There are many organ students and multiple organ professors in Stuttgart. I would imagine this is one of the largest organ programs in the world at the moment. Are most of these students hoping to be professional church musicians, or will they pursue careers teaching and performing?
Almost all of my German students at least start out as church musicians. Being an organ recitalist isn’t really a profession, at least not a profession which can feed a family. Thus, I deeply admire my foreign students who devote so much time and effort to a profession which will later force them to lead a not very secure life as a freelancer.
You have served on many international competition juries. Are there certain trends you see, for example, in the sort of players who win first prize? Do juries tend to favor “safe” players or those with a unique voice? What do you listen for when you are adjudicating, and what advice do you have for young organists entering these competitions?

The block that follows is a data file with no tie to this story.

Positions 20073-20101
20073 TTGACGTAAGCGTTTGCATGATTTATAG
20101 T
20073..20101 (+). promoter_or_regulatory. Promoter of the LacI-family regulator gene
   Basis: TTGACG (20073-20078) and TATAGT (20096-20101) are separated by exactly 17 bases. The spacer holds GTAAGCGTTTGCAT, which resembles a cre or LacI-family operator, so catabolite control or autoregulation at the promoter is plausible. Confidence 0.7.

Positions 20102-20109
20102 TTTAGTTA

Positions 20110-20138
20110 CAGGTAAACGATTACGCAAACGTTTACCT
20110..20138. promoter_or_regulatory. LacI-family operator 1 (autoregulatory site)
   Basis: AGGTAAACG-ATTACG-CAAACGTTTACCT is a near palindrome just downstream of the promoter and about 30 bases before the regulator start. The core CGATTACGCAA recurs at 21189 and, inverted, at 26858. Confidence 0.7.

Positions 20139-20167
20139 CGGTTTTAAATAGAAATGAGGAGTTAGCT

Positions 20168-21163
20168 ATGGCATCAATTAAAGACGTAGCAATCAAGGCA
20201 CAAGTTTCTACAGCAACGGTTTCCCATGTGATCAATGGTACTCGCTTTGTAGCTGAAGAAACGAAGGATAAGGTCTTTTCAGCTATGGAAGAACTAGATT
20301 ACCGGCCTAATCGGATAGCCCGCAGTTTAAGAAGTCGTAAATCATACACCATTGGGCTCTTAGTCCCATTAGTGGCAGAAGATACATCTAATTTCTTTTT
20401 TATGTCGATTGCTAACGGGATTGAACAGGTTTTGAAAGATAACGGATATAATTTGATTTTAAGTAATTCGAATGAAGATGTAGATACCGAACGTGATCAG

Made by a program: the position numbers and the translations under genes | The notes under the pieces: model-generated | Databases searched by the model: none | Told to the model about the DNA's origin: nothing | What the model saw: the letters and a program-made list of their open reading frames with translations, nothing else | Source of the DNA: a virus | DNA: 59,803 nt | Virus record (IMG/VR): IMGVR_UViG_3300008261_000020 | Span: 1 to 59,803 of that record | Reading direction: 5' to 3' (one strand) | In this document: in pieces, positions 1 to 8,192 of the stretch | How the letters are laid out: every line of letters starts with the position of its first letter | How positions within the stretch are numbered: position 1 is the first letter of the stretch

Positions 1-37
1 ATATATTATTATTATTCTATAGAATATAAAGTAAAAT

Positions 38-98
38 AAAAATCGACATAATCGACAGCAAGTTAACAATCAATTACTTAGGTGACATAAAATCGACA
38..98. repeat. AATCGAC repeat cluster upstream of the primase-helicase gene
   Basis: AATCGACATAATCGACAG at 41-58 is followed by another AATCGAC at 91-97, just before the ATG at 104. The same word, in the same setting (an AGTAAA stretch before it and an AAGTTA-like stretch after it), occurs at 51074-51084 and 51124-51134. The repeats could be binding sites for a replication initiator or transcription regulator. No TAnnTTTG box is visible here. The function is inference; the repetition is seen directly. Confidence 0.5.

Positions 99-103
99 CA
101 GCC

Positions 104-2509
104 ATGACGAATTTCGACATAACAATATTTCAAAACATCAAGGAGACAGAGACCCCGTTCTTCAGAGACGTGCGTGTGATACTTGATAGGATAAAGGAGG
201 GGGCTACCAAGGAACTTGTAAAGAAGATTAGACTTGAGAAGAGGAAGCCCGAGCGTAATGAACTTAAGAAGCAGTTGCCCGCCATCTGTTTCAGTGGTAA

There are some artistic trends which you can notice over the decades, but the question whether it is “safe” players or individual artists who win competitions depends mostly on the individuals on the juries. A general trend may be that, nowadays, matters of personal taste on the part of jury members play a bigger role than, say, 30 years ago, which I find problematic. When listening to competitors, I try to stay away from my personal musical or stylistic preferences as much as I can. I try to base my judgment in the first place on professional criteria, which, apart from a secure performance, also include stylistic aspects and the more-or-less friendly way to deal with the instrument. So, I would like to encourage young musicians to be themselves, and not to try to gear their performances toward the presumptive tastes of jury members.